The Phinney Ridge neighborhood is located in North Seattle. Condos for sale in Phinney Ridge include foreclosures (bank-owned condos), short sales, and traditional resale and new construction condos.
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Phinney Ridge is home to Woodland Park Zoo and known for a multitude of pets. In fact, it's estimated that there are three dogs for every fire hydrant in the area. Views from the west side of the ridge span Puget Sound and the Olympic Mountains, and from the east side of Phinney you can see Green Lake and the Cascades. Condos abound on the main street, while most Craftsman and Tudor homes line the quieter residential streets. The neighborhood is named for Guy Phinney, a Brit from Nova Scotia who invested $40,000 in 1889 in an estate he called Woodland Park. He added ball fields and paths that dropped down the hill to Green Lake, where he built a bathing beach.
Phinney Ridge is a neighborhood in north central Seattle, Washington, United States. It is named after the ridge which runs north and south, separating Ballard from Green Lake, from approximately N. 45th to N. 85th Street. The ridge, in turn, is named after Guy C. Phinney, lumber mill owner and real estate developer, whose estate was bought by the city and turned into Woodland Park in 1899. Phinney's estate had included a private menagerie, and the western half of the park became what is now the Woodland Park Zoo.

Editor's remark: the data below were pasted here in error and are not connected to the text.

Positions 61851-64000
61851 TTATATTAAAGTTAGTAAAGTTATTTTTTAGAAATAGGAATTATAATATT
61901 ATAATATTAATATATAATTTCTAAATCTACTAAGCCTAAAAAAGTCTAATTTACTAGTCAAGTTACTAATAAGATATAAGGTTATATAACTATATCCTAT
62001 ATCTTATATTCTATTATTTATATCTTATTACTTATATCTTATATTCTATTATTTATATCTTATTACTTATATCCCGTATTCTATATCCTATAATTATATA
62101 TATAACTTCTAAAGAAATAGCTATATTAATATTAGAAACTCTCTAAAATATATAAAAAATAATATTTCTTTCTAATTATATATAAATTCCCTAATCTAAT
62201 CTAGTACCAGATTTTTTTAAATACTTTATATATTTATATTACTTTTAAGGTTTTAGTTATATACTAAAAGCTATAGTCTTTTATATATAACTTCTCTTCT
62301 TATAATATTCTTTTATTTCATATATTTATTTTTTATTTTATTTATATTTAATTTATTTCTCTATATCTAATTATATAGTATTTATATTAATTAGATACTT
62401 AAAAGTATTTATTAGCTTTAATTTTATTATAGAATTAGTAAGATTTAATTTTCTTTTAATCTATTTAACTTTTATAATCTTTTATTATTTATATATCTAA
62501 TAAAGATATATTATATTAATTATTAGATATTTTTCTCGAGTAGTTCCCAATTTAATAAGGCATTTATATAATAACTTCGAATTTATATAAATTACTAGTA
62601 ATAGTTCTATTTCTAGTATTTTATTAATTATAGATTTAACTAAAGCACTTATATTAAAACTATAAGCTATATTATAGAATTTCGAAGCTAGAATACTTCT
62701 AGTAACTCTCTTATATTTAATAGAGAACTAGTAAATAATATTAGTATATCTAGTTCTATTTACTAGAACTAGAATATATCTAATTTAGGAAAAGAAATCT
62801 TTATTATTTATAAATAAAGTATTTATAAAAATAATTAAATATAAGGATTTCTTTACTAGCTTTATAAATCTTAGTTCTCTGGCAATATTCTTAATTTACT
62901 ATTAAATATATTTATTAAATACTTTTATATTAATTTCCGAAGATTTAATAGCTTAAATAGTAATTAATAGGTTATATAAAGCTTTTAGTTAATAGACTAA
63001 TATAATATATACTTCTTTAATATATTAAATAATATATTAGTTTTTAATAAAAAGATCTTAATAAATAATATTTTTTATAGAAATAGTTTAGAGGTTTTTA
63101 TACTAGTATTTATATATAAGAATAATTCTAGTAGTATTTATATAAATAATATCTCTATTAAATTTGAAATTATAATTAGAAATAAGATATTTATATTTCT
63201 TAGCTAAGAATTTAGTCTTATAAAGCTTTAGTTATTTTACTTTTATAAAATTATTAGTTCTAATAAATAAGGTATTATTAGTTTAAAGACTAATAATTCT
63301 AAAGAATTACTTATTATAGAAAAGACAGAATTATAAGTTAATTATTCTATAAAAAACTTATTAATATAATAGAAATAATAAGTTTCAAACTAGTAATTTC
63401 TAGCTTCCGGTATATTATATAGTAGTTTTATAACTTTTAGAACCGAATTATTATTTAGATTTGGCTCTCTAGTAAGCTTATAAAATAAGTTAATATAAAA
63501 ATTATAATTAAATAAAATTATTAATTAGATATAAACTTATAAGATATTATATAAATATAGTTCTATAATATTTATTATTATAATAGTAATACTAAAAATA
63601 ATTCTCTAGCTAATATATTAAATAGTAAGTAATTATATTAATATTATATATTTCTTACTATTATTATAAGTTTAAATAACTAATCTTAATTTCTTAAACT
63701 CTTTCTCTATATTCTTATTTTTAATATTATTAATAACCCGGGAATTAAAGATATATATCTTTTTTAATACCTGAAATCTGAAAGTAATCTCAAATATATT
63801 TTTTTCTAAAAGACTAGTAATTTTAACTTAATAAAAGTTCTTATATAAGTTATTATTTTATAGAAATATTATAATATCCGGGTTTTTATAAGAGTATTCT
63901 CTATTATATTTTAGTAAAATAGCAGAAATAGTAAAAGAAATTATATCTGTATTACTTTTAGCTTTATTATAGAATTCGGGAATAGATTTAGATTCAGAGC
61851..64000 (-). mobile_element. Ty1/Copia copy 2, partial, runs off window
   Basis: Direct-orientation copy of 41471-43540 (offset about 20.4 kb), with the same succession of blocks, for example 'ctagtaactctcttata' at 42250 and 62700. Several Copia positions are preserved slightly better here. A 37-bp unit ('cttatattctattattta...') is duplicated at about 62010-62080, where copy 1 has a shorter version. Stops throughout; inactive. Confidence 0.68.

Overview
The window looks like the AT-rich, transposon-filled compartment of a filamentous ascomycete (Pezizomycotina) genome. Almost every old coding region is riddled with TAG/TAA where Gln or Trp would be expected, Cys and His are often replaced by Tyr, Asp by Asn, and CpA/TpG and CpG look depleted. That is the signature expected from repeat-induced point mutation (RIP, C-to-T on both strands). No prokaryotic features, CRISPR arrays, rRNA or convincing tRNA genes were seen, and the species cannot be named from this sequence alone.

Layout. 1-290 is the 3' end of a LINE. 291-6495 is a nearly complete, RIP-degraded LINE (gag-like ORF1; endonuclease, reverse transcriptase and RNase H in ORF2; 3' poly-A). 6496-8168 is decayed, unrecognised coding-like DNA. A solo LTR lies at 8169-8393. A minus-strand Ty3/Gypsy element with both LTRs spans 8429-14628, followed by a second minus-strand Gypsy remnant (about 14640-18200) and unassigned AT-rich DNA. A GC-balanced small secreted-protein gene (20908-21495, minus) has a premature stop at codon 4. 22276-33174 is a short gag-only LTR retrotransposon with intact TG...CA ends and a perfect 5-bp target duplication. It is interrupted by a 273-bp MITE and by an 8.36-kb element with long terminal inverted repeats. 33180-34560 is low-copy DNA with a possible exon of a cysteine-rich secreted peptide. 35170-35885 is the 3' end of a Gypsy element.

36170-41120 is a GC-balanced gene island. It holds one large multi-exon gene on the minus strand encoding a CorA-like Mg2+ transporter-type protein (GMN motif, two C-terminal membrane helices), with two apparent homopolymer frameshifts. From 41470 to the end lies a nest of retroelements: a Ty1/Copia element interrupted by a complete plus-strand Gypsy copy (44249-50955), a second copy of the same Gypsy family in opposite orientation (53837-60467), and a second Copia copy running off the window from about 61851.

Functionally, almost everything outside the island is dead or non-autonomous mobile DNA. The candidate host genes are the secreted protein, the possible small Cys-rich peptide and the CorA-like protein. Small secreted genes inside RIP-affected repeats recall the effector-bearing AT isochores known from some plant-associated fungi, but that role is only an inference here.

The rough boundaries of Phinney Ridge are Aurora Avenue N. (State Route 99) to the east, beyond which lies Green Lake and the eastern half of Woodland Park; N. 75th Street to the north, beyond which lies Greenwood; 3rd Avenue N.W. to the west, beyond which lies Ballard, and N. 50th and Market Streets to the south, beyond which lies Fremont and Wallingford. Phinney Ridge's main thoroughfare, which runs atop the ridge south of N. 67th Street, is Phinney Avenue N. North of N. 67th Street, the arterial swings a block to the west and becomes Greenwood Avenue N. The route is lined with many small businesses and shops, as well as the Phinney Neighborhood Center, located at the corner of Phinney and 67th. It has occupied the former John B. Allen Elementary School building, which was built in 1904, since 1981, when the school closed.
Wildlife in the area, especially adjacent to Woodland Park, has always been a subject of discussion; at least two medium-sized (8-15 individuals) coyote packs are known to inhabit the area feeding off the large population of released domestic rabbits that also called the park home until February 2006 (now have returned 06/01/09).
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